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Scottish National Dictionary (1700–)

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First published 1965 (SND Vol. VI). Includes material from the 2005 supplement.
This entry has not been updated since then but may contain minor corrections and revisions.

LINTIE, n. Also linty, and alternative dim. forms lintic (Ork. 1920 J. Firth Reminisc. 69), -ick, lintock (Ork. 1877 Sc. Naturalist (Jan.) 9). [′lɪnti]

1. The linnet, Acanthis cannabina (Sc. 1808 Jam.; Ork. 1891 Buckley and Harvie-Brown Fauna Ork. 118). Gen.Sc., exc. Sh. Also transf.: a singer. Freq. in similes in reference to singing in a cheerful carefree manner. Phr. to beat bushes for linties, to be employed on some useless or unprofitable task.Sc. 1728 Ramsay Poems (1877) II. 358:
Larks, gowdspinks, mavises and linties.
Kcb. 1789 D. Davidson Seasons 4:
As o'er the birny brae mayhap he wheels, The linties cour wi' fear.
Sc. 1826 Blackwood's Mag. (Oct.) 503:
I'll be paid for my trouble. I dinna gang about beating bushes for linties.
Ags. 1834 A. Smart Rhymes 109:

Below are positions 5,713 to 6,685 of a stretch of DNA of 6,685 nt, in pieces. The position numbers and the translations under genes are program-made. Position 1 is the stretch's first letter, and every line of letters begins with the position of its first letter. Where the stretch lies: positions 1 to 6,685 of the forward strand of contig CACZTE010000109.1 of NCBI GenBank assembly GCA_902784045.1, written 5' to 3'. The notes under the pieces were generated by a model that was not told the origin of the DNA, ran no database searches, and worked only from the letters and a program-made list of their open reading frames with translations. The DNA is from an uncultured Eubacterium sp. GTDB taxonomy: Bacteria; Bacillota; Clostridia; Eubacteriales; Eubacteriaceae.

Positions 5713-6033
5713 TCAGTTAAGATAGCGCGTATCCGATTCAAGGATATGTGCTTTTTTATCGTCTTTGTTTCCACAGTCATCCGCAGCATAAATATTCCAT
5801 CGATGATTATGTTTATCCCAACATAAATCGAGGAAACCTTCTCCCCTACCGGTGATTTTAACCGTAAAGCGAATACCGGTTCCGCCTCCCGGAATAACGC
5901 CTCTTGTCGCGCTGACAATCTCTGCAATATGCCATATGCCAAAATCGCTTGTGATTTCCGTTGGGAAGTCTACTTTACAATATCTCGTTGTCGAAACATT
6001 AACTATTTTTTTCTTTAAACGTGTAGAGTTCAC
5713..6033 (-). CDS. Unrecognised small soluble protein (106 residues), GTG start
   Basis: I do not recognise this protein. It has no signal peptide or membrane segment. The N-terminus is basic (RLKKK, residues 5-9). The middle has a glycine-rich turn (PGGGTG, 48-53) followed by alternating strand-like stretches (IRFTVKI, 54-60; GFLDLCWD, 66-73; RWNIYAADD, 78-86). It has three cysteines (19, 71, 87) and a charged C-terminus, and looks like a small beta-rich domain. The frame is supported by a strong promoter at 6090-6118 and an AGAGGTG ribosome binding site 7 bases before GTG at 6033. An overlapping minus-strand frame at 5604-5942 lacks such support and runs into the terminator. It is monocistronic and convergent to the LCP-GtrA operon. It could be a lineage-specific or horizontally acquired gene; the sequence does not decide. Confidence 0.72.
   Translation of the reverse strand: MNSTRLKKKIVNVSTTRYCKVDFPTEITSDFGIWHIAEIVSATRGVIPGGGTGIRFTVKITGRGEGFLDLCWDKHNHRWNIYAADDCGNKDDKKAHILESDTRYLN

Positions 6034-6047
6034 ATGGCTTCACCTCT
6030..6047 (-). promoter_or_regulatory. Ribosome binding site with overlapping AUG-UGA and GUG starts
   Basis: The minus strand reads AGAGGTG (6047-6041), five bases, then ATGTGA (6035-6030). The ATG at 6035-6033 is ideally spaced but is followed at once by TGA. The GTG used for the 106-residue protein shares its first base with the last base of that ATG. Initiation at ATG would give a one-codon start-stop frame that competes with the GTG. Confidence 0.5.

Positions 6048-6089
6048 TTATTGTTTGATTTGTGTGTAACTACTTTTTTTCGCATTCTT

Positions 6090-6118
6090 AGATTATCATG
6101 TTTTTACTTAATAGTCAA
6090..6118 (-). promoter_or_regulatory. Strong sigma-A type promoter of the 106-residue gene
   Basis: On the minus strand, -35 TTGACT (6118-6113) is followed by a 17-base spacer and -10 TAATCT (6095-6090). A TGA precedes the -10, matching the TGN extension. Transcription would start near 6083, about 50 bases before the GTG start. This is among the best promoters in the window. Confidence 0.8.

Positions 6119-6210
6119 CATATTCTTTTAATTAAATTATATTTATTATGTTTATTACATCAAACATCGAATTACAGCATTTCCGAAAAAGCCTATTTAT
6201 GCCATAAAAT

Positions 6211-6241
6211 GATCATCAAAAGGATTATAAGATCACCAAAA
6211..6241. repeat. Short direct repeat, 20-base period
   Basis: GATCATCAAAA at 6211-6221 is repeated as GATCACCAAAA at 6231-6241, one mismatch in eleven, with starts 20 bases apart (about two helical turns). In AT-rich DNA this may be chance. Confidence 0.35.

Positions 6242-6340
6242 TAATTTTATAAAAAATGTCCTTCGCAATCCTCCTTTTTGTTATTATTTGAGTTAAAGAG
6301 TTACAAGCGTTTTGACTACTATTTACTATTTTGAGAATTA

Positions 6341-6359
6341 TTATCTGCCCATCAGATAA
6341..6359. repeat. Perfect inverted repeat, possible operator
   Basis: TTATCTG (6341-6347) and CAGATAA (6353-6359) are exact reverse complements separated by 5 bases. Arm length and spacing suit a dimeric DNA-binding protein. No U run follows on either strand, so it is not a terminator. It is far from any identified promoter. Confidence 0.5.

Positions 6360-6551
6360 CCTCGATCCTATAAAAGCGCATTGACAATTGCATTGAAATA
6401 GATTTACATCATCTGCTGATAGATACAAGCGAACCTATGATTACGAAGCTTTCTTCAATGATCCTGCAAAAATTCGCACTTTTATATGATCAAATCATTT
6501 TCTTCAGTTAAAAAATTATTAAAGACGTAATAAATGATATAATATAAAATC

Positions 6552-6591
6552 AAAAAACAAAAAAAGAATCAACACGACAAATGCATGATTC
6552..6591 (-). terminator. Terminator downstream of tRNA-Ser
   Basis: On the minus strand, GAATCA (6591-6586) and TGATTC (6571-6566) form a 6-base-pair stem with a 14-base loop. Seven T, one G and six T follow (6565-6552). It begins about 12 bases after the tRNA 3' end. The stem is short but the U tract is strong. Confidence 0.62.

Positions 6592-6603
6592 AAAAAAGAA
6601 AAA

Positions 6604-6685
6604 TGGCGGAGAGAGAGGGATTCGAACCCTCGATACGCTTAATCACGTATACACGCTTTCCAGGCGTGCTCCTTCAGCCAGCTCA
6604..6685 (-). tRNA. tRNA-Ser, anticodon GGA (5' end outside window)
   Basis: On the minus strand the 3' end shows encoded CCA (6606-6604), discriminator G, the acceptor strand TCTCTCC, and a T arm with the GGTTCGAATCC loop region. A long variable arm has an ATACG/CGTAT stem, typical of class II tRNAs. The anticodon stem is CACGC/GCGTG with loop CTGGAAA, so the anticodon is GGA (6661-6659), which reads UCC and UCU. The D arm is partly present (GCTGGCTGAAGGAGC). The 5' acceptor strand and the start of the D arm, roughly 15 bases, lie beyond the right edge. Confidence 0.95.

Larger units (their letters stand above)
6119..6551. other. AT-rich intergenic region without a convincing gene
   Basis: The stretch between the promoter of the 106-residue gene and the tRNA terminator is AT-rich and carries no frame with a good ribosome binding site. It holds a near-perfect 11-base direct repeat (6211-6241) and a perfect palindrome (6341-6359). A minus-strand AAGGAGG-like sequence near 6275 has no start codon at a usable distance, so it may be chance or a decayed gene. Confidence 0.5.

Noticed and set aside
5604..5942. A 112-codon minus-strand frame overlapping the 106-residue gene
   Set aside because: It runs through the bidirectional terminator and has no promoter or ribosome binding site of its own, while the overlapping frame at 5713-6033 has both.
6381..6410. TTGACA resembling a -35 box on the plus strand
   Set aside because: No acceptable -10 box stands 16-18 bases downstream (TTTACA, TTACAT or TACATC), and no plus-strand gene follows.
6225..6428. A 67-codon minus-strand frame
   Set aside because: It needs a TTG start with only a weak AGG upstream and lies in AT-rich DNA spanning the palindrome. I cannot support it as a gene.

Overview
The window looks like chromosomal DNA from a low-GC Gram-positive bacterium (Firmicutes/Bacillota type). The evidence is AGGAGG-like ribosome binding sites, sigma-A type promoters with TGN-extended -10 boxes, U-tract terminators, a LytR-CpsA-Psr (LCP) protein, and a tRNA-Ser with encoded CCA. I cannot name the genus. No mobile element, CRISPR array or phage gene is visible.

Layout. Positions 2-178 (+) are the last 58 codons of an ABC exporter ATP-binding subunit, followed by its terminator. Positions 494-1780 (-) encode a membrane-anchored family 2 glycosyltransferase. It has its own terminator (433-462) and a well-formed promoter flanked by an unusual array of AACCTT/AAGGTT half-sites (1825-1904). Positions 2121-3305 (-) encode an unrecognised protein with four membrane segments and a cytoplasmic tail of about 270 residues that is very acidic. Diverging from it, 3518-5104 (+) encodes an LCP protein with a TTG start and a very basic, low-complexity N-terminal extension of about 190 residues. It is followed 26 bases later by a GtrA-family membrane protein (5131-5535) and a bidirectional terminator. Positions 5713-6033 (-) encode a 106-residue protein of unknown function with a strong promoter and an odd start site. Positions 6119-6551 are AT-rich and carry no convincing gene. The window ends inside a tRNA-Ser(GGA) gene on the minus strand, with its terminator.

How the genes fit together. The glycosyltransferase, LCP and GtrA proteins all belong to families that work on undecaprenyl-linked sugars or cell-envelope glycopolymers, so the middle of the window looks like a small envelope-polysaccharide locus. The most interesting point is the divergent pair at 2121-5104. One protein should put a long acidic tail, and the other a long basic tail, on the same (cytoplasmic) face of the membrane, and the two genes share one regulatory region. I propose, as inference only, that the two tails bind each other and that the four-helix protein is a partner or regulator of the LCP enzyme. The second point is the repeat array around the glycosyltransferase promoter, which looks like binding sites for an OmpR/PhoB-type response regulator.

The lintie whids amang the whins.
wm.Sc. 1835 Laird of Logan 271:
Miss Jean … could sing like a linty, loup like a maukin, and play on the piano to the bargain.
s.Sc. 1847 H. S. Riddell Poems 47:
The hawk that built upon the rock, And the lintie in the shaw.
Bnff. 1876 S. Smiles Sc. Naturalist 402:
It is the rose lintie so long as it retains its red breast; but when that is gone or wanting, it is then the gray lintie, the whin lintie, the brown lintie, and so on.
Kcb. 1893 Crockett Raiders xliv.:
He was sittin' by his lane in a bit bouroch … whistlin' like a lintie.
ne.Sc. 1929 M. W. Simpson Day's End 35:
When the lintie sings, an' the roadside's sweet Wi' the sicht an' scent o' the whin.
m.Sc. 1939 James Barke The Land of the Leal (1987) 100:
He might curse and complain in the early hours of a wet morning but long before midday he would be singing like a thrush or whistling like a lintie.
Cai. 1952 Edb. John o' Groat Lit. Soc.:
So Mrs Mac. came strolling back And issued out a skintie, And in a twinkling everyone Was singing like a lintie.
Gsw. 1973 Molly Weir A Toe on the Ladder (1975) 61:
I sang out the numbers like a lintie and enjoyed it from beginning to end.